In 1991, Bonnie Leon’s life was shattered when a log truck hit the van she was driving. The accident left her unable to work, and despite her extensive rehab, doctors told her that life would never return to normal. She asked God to give her something to do that mattered, and she was led to writing.
Bonnie’s first book, The Journey of Eleven Moons, was released in 1994 by Thomas Nelson, and made the CBA bestseller list. Since that time she has become a multi-published author. Still, that first book held a special place in her heart, and she was recently given the opportunity to re-write/re-release it.
Bonnie and her family reside in the small town of Glide, Oregon.
What sparked your childhood interest in reading and writing?
Stories are part of my native heritage. My family and my ancestors have long been story tellers. There is nothing more fun than to gather together and share our stories, even those from long ago—those are often the best kind.
As long as I can remember I’ve loved to read. A book was and is a place to get lost, to jump into adventures I’d never experience in real life and meet unique and interesting people that I’d never have the opportunity to know outside of a book. Stories have always captured my heart and inspired me to try harder and to be a better me.
Some of my favorite early books were Black Beauty and Big Red. And then I discovered Nancy Drew and gobbled up every one of the teen mysteries I could get my hands on. I grew up a little and my interest extended to gothics. Then there was the Hobbit and books like All Things Bright and Beautiful and I even loved the riveting tale called Hawaii.
Stories inspire. They can permeate me with fear and expectation. Sometimes they lift me into the heavens where I can soar.
Has God ever provided an unexpected “detour” in your life that turned out to be positive?
I have to laugh because sometimes it seems life is one big detour. I never know what’s coming next.
Probably the biggest and most unexpected detour was the day a logging truck loaded with logs tipped over on a country road and slammed into my van. I was thirty-nine years old and my life was changed forever.
I’d only just begun exploring the joys of writing, but was too weary from pain and endless medical procedures and fighting to find my way in my new body to write even a single word. When I couldn’t return to the life I’d known before the accident I felt despair. What was I going to do with myself? That’s when God carried me back to writing. He lifted me up out of the pit and set me on solid ground and said, “Write.”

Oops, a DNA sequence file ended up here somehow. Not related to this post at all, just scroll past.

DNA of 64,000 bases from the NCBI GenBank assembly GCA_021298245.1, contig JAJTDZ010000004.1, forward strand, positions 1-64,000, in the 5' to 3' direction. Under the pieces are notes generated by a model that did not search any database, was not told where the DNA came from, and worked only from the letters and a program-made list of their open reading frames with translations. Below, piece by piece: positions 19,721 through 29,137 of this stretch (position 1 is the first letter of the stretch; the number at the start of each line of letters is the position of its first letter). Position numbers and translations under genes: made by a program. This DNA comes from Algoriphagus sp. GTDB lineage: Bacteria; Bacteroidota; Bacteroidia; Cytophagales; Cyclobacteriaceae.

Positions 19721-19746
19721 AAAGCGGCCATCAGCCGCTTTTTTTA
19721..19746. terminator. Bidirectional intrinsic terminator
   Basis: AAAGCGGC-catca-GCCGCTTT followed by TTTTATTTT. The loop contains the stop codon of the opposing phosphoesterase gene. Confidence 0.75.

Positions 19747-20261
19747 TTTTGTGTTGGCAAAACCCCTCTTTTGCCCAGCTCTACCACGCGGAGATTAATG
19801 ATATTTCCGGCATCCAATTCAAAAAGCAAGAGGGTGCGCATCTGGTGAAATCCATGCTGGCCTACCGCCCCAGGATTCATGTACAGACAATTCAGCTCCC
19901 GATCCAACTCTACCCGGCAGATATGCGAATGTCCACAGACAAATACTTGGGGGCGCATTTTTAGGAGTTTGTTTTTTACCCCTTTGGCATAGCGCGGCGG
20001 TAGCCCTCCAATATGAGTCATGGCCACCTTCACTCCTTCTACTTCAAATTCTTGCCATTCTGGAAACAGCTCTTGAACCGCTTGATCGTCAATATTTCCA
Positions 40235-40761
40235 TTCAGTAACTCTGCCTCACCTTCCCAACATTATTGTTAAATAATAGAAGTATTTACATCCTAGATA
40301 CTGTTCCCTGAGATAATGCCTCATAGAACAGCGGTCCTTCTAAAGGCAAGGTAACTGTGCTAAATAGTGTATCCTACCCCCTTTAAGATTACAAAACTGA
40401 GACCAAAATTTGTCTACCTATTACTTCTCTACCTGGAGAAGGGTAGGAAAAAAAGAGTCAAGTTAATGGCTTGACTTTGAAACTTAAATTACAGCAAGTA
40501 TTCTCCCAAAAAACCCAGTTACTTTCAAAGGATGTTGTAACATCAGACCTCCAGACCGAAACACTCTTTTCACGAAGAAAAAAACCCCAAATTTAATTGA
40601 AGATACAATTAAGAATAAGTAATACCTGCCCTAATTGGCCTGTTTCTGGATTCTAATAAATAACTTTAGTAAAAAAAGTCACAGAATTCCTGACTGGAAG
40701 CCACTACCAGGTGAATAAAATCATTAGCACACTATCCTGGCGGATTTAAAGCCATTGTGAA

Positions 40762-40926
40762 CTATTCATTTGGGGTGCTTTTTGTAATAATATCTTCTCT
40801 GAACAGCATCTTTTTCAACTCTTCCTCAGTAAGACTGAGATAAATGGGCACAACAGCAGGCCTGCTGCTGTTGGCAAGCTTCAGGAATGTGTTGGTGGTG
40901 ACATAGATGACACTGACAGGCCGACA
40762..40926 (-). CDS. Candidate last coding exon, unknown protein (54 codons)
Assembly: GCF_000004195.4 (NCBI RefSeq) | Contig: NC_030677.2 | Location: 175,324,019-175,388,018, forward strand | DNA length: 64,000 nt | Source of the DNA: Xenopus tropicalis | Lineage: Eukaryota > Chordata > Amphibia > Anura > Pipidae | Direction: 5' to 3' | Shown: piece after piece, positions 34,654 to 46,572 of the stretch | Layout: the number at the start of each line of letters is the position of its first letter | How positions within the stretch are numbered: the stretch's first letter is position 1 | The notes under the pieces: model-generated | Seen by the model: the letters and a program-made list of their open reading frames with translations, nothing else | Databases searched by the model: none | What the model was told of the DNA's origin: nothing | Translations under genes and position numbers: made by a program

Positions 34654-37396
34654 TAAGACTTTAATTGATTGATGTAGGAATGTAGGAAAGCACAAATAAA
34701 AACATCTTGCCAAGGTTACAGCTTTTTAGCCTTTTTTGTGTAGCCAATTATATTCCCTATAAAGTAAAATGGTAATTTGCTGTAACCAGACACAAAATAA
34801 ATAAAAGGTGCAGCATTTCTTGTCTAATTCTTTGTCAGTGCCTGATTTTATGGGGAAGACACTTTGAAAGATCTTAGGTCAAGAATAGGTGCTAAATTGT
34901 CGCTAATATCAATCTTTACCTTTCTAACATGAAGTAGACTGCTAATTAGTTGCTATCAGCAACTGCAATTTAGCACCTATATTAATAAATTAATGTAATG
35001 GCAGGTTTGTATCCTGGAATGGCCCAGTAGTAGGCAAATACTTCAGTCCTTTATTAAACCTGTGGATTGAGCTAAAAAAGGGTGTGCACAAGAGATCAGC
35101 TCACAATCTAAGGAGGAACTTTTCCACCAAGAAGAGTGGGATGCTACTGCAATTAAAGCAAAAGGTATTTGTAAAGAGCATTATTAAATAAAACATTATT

And that’s what I’ve done.
I’m so thrilled to present The Journey of Eleven Moons . . . again. It has always been the story I’ve loved most. Maybe because it is tied to my heritage or maybe because it was my first book—I really don’t know. A couple of years ago, I reread the book and I still loved the story but could see that the writing had been done by a writer with passion and promise but one who needed time to mature in the craft. I knew I needed to return to The Journey of Eleven Moons and revise the book and 2013 was that time.
Revising has been more difficult than first creating the story, but I’m thrilled with the result. I can’t wait to share this story with readers. It includes all the things I love about story telling—heartbreak, adventure, beauty, terror, hope and love.
The back cover says it well.
A successful walrus hunt means Anna and her beloved Kinauquak will soon be joined in marriage. But before they can seal their promise to one another, a tsunami wipes their tribe from the rugged shore—everyone except Anna and her little sister, Iya, who are left alone to face the Alaskan wilderness.
A stranger, a Civil War veteran with golden hair and blue eyes, wanders the untamed Aleutian Islands. He offers help, but can Anna trust him or his God? And if she doesn’t, how will she and Iya survive?
Will you be rereleasing the other books in the series?